You’ve probably heard the old adage that “the days are long, but the years are short” when you’re raising kids. But sometimes, the true rewards of parenting can be easily forgotten in those long days.
And really- we don’t become parents just for the rewards.
To me, pursuing a family is about so much more, like leaving a legacy of faith and love. And better understanding just a glimpse of God’s love for His children – via the parenting viewfinder.
I wanted to be a mom simply because it was a desire God placed in my heart. This is a common desire for many women, naturally, although some of us come to motherhood in other ways (by surprise, or even reluctantly!).
But it’s not always hugs and kisses and portrait-perfect moments.
There are tantrums and tears and sticky floors. There are sleepless nights and worries galore and dirty dishes that never end.
There are the strong-willed toddler years, the roller-coaster tween years, the moody teen years. And sometimes you’re facing all the above, all at once.
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Maybe, like me, you need to be reminded that there ARE rewards in this parenting gig, and they really do tip the scales in the right direction, every time.
Here are just a few that come to mind:
You get to witness the miracle of life, that keeps on going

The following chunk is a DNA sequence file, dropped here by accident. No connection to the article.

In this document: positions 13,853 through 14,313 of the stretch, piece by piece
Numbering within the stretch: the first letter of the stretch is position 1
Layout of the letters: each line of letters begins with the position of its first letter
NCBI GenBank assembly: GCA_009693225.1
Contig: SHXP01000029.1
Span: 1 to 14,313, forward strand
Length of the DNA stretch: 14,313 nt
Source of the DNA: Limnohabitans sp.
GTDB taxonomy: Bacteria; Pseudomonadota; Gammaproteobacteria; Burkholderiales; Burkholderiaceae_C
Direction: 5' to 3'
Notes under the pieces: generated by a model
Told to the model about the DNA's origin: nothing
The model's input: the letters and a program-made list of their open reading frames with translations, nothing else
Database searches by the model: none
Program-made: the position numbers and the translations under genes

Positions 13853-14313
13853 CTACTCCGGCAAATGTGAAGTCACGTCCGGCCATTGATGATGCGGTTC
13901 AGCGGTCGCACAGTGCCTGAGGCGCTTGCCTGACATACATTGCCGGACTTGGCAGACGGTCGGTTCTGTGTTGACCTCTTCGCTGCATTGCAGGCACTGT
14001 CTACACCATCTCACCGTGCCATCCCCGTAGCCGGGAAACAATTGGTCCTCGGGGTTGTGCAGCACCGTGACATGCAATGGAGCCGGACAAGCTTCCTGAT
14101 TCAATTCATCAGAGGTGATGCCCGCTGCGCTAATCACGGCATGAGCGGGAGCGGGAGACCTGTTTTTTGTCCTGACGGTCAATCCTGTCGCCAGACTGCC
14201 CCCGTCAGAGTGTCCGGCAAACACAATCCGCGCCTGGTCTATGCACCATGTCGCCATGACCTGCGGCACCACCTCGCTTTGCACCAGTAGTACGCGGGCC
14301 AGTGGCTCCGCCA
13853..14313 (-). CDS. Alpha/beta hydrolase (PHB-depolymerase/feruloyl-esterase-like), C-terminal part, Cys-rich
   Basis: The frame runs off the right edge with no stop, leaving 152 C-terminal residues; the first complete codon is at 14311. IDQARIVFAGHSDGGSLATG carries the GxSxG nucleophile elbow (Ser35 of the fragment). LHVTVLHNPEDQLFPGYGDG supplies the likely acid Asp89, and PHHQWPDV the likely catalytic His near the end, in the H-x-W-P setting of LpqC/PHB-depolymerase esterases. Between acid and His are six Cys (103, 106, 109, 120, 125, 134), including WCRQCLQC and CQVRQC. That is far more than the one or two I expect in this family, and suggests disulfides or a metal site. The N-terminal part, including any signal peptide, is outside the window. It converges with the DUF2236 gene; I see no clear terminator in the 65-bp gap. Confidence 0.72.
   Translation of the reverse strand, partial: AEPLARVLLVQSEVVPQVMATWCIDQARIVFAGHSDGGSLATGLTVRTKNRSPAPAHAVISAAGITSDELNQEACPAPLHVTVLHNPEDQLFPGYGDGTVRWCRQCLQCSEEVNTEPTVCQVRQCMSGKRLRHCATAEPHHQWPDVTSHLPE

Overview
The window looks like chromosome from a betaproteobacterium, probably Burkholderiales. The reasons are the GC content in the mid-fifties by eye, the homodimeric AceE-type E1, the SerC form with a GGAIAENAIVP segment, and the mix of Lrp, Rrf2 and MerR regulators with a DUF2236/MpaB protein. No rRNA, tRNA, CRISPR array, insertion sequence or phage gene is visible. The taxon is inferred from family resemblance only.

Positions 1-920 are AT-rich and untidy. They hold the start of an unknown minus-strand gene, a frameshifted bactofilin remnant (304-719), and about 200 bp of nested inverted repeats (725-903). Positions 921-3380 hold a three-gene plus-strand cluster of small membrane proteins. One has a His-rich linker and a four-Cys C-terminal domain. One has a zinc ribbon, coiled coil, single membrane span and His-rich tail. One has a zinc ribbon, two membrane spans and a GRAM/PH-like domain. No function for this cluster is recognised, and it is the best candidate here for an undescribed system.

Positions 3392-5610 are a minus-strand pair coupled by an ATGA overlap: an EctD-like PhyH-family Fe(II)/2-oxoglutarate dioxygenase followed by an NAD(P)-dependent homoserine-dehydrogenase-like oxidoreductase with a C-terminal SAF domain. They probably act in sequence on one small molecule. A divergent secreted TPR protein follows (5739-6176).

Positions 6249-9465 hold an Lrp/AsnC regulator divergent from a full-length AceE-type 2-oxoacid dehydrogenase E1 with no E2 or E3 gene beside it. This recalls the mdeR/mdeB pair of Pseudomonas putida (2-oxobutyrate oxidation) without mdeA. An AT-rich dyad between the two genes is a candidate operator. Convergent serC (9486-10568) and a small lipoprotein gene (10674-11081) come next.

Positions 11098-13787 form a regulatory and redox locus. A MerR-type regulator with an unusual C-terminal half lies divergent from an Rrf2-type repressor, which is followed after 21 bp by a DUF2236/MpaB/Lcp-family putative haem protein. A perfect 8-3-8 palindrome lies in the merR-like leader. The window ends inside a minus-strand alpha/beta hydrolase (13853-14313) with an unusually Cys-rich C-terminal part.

No matter how many kids you have, witnessing new life never gets old. From conception to birth, a new life makes a huge impact on everyone around them.
I think God intended it to be that way, too. Life is meant to make an impression, to make us stand slack-jawed in wonder of the Creator who sets all things in motion.
But it’s not just those fresh newborn days; it’s watching our kids grow and change and develop personalities of their own over time. Having a front seat to these transforming years is a distinct honor we hold as parents.
Sometimes we take for granted the passing of time or even wish it away, hoping for easier days ahead. But we should be careful that in assessing our hardship we don’t neglect the beauty of these rapid developments that are happening under our noses.
I can only imagine what it will be like to watch them from afar when they’re adults. They’ll still be growing and changing, but from a distance. And someday, Lord willing, they’ll get to do the same with their own children.
The miracle of life doesn’t end at birth; I believe it only intensifies over time. The imprint it leaves on our hearts is its proof.
You have a constant source of entertainment
Hollywood can’t hold a candle to a toddler with an audience in the living room.
I never realized how hilarious kids could be, unfettered by the cares of the world and what other people think of them.
Even when they’re not being intentional about it, the wit, thoughtfulness, silliness and honesty of my kids is the best kind of entertainment I can think of.